Serialising single doses makes it possible to track each primary package. Photo: SEA Vision
Forgery-proof blister packs
For medication, clear product identification is a fundamental requirement. Folding boxes, cartons and pallets generally meet this requirement, but primary packaging such as blister packs does not. Two companies have launched a solution that comprises a whole range of technologies for printing, inspecting and packaging serialised blister packs and for their aggregation in boxes.
Along the supply chain, during the sale or in the hands of the consumer, it can happen that blister packs are taken out of the folding box and thus separated from the serialised secondary packaging. Serialising the blister packs as well can provide protection against counterfeiting. This would also give the primary packaging a unique encrypted number that is stored in a database and linked to the according data. In case of doubt, each blister pack could be reliably traced back to the manufacturer. The serialisation of primary packaging is currently not mandated by law, but the new solution by SEA Vision and the Marchesini Group already offers pharmaceutical companies the possibility of protecting their products against counterfeiting in primary packaging.
The two companies have developed a comprehensive solution package for this purpose that includes technologies for printing, inspecting and packaging serialised blister packs and for their aggregation in boxes. The intention is to improve product identification, for example in cases when the blister packs are distributed (e.g. in hospitals) or used separately from their original packaging. In this way, pharmaceutical manufacturers can anticipate future statutory regulations and give their packaging processes added value today.
A pioneering solution
A great advantage of serialising single doses is the new possibility of reading drug information via digital package inserts that patients can call up by simply scanning them with their smartphones. By digitalising the package inserts, the information becomes easily accessible even if the medication has been removed from its box.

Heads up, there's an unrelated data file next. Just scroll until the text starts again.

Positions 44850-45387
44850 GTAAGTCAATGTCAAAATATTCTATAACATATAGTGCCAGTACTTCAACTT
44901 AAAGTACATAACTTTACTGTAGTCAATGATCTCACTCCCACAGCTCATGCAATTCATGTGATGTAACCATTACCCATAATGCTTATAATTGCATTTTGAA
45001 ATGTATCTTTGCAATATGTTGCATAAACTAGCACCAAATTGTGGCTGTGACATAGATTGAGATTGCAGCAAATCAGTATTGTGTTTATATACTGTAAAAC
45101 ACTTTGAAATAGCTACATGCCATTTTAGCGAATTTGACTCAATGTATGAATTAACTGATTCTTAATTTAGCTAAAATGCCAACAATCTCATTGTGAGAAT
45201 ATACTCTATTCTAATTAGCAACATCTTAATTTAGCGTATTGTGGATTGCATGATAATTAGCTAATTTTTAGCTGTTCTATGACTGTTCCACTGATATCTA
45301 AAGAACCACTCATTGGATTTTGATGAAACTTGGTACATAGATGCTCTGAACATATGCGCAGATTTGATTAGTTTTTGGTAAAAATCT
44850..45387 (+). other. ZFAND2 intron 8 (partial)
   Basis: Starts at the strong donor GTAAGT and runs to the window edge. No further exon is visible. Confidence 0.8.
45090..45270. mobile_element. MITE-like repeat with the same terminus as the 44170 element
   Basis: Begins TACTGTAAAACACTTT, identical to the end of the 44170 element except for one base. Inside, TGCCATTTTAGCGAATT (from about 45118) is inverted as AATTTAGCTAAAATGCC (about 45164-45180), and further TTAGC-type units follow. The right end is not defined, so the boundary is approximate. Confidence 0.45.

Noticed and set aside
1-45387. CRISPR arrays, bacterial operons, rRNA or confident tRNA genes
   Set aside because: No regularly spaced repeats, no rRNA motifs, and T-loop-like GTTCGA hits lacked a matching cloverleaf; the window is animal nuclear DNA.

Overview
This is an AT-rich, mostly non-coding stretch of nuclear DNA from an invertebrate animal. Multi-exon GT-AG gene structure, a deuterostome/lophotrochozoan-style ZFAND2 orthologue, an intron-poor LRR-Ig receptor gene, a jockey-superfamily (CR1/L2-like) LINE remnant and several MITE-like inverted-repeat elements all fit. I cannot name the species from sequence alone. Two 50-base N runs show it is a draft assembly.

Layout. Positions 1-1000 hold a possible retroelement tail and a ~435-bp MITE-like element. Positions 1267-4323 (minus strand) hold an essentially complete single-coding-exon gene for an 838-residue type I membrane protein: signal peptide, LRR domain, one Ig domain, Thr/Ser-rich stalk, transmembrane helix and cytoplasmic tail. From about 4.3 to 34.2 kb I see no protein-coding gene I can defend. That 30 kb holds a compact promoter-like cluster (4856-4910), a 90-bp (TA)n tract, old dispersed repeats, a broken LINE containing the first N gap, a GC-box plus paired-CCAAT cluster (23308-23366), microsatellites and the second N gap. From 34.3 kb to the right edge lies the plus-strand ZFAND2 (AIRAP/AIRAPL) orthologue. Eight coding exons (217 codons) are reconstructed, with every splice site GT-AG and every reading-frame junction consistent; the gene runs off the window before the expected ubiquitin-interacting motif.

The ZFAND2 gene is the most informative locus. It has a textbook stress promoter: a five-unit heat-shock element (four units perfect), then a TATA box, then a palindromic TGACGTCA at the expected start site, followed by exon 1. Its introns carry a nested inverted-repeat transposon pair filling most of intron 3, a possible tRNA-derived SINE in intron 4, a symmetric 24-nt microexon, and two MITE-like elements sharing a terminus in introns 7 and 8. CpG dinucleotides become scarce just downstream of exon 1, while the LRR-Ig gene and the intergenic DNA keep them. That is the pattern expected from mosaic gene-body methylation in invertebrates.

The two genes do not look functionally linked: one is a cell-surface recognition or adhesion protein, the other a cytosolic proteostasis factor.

The inspection ensures that each blister pack was printed correctly. Photo: SEA Vision
Information can be added to the primary packaging in a number of ways. For example, a neutral roll of aluminium can be printed in-house, with direct inline printing using a printer installed in the blister thermoform packaging machine. Another possibility is the use of a roll-to-roll machine. Inline printing solutions allow for a high printing speed (up to 75 m/min) on aluminium blister foil and maximum flexibility, not only for serial batches but also for printing non-serial print templates. However, the aluminium foils can also be printed offline using a roll-to-roll machine. In this way, all the necessary print templates can be printed in advance and be kept available in stock without needing to depend on a third-party supplier. Now, SEA Vision has developed an inspection solution for both scenarios.
In terms of hardware, the Contact Image Sensor with CoaXPress interface from SEA Vision was identified as the most suitable tool for the requirements posed by this technological challenge. When integrated into the SEA Vision tracker, this sensor allows for a homogeneous inspection of foil sheets up to 367 mm with high resolution (600dpi), an inspection of foil made from multiple materials and a high image transmission speed enabling line speeds of up to 75 m/min. In the area of software development, SEA Vision has developed new algorithms for reading codes and monitoring printing quality, and has further developed an in-house application to maximise performance.
The Marchesini Group contributes an integrated, robotised line for packaging blister packs in boxes to the joint project. The compact multi-lane blister line 720V (up to three blister feed lanes) consists of two sections: one blister packaging machine that forms the blister packs and places the products to be packed in their cavities and one cartoning machine that packages the blister packs in boxes.
Both sections are connected by Robocombi, a three-axis robot that is fully integrated into the line. The high-tech arm inserts the blisters into the product packaging and can be programmed to carry out different stacking sequences depending on the number of blisters entered. It is controlled by software that allows for automated synchronisation of the transfer, tracking and stacking systems. The two sections can be placed in separate locations, meaning that they can be integrated into environments of different classes and operated independently depending on customer requirements.
Integra 720V can produce up to 720 blisters (made of aluminium+PVC/PVDC/PET/aluminium and other materials) and up to 500 boxes per minute (with tab or glued seals and other combinations). Cleaning and changing formats is easy as the product loading area is separated from the electrical and mechanical parts.